Once I had added 8g dissolved alum  to the simmering dye bath, the two 40g skeins of blue and faint blue yarn soon developed a distinct green with the yellow onion overdye locking to the fibres.  By this point, I was well on my way with knitting the easy bit of a small shawl called Oaklet and bracing myself to tackle the simple lace border.  After having to unpick and reknit the first and third row almost entirely, I was wondering why I ever dreamed I could get the hang of lace knitting. A nice easy stretch followed from row 4 onward and after that, the pattern grew clearly marked.  The remaining rows now made sense and errors were obvious within the repeats, well before I had finished a great long row.  Oaklet really is a good pattern for the beginner and better still, it is free to download.

"Shall I call my shawl 'Onionlet', Elinor?"
"How about 'Shallot'?"
"As in 'Out flew the web and floated wide; The mirror crack'd from side to side; "The curse is come upon me," cried The Lady of Shallott.'"  I pressed the back of my hand to my forehead and struck a downcast pose.
"You look nothing like a girl about to go chasing off after bold Sir Lancelot."
"Tennyson's allegory goes deeper than that.  The Lady of Shallott embodies the artist abandoning her self imposed exile, sacrificing her creative distance to join in the normal run of life."
"My dags she does.  Shallott was a good girl doing her work at home til she got a glimpse of himself.  Then it was 'Look at the silver bugle on that!'  Silly bint had no idea he was already well in with Guinevere."
"In your version, who plays Lancelot?  Handsome Jimmy Bond, perhaps?"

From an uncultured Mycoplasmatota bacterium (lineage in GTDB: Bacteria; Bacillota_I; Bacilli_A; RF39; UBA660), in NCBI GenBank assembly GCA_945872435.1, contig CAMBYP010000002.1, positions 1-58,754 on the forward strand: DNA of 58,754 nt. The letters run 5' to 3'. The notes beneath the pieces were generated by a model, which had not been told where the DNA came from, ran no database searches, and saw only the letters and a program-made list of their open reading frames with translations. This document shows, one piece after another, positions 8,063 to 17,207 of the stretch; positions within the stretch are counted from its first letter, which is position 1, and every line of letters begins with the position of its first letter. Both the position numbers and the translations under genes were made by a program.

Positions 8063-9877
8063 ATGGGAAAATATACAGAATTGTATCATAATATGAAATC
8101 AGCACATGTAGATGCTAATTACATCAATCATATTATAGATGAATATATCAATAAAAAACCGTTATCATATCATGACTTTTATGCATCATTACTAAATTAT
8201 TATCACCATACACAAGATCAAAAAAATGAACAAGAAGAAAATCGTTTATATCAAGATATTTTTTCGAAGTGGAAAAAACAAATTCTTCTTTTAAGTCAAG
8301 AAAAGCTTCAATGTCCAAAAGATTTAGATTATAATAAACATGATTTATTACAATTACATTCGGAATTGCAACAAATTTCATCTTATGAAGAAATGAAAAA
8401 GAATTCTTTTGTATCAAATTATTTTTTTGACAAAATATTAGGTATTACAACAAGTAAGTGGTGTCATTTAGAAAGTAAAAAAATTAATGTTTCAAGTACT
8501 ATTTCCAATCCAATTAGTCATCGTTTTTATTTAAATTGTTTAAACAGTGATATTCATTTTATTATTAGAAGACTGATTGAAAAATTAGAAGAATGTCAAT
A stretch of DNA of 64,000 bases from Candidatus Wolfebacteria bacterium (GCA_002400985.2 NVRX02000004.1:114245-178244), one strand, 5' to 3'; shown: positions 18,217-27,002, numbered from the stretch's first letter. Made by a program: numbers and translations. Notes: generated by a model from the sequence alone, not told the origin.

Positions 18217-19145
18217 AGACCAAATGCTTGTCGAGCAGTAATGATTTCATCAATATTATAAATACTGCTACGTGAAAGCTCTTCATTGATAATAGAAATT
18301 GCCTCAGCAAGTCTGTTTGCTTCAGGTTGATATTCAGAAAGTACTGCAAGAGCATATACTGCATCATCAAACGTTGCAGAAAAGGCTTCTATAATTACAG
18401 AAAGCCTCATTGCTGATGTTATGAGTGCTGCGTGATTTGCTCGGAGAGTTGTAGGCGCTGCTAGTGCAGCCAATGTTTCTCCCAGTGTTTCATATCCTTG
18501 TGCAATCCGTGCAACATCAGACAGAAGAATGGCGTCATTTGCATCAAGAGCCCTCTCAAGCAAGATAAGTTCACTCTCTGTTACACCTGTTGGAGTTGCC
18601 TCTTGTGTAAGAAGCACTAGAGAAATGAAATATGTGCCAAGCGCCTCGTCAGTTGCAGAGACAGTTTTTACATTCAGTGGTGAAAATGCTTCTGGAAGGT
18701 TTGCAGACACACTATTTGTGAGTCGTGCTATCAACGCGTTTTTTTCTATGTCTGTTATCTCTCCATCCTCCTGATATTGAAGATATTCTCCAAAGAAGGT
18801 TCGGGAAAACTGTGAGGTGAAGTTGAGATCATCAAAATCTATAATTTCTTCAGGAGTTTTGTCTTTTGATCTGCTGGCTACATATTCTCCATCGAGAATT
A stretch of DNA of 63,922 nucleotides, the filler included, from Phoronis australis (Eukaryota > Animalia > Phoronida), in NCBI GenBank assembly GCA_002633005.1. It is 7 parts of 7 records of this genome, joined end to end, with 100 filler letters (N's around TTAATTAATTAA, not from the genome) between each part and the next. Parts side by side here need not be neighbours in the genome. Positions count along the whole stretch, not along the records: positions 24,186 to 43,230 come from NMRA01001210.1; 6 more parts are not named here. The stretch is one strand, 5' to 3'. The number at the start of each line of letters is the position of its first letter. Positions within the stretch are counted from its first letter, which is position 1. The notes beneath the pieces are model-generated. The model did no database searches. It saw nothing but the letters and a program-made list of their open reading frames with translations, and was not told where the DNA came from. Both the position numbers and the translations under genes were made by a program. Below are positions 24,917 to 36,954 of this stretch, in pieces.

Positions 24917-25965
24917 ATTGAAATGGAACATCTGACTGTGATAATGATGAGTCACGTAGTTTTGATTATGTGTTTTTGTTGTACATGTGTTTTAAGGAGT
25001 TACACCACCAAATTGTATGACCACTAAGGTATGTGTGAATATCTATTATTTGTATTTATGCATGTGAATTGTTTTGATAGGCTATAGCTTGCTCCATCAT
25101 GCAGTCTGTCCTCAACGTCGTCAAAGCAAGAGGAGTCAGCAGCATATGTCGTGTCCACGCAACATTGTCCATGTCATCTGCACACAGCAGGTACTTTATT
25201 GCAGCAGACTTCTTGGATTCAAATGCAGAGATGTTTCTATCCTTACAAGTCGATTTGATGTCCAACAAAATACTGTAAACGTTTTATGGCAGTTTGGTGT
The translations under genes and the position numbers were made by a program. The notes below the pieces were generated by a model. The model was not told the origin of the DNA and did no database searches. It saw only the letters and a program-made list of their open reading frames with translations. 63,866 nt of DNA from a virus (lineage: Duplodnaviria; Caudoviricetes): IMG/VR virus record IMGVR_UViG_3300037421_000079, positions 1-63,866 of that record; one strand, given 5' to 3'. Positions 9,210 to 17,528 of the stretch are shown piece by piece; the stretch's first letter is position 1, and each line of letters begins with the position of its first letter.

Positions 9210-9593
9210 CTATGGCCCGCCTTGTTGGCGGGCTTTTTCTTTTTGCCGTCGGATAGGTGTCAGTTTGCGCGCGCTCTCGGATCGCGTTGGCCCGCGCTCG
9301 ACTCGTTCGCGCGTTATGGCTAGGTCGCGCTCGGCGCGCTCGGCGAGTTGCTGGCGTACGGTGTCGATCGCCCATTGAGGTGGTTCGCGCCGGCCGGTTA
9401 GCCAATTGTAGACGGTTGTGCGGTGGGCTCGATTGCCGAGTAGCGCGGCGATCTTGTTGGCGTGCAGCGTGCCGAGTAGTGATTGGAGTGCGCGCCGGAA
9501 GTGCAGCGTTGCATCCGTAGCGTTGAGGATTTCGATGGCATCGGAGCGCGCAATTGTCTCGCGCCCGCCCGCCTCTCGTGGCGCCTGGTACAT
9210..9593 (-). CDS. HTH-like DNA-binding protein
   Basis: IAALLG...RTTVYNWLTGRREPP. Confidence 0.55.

Elinor thought this was hilarious.  She dropped ash all over my shawl, rolling round laughing.
"Jimmy Bond!  He's a wether!  About as much machismo as a daytime telly presenter! Nothing more to him than chitchat and who's got the smartest fleece this year.  No, I'd be thinking Black Jack Wensleydale. Unpin this shawl blocking, open the window and I'll show you how it should be done."

The Gotland interpretation.
She made three paces thro' the room, She saw the water-flower bloom, She saw the helmet and the plume, She sprayed on plenty of perfume, 'Come up and see me, sometime soon!'
So long as Elinor does not fling my web too wide while looking down to Camelot, Shallott the Shawl will be a birthday present for Mum.


  1. Your pages would be very much easier to read without the distracting rocks, the background you have chosen. But I guess I am lucky they are not the Giant Red Grapes that jumped out at me on another site. Please put a plain blah background in a hex color that is darker than your center column. That way the center column will pop out and be visible instead of overwhelmed as it is now and mostly invisible. I have a large website myself and have gone through many changes with it.

    1. Thanks for taking the time to comment and offer specific advice, I don't have any website experience or training to draw on. This blog is not a commercial venture, it reflects my preferences. Since I particularly love all the stone walls we have locally, my photo of this one is going to stay here as my background. Each to their own, Beaut.

    2. They are beautiful and it is nice that you can see them every day. Congrats. We have a pile of stones in our yard since His Nibs is restructuring everything. And the tree cutter downers are coming Thurs. to cut the dead tree before it comes down and crushes the house in the next storm. Enjoy your stones, I wish you happiness. Sat Avtar Kaur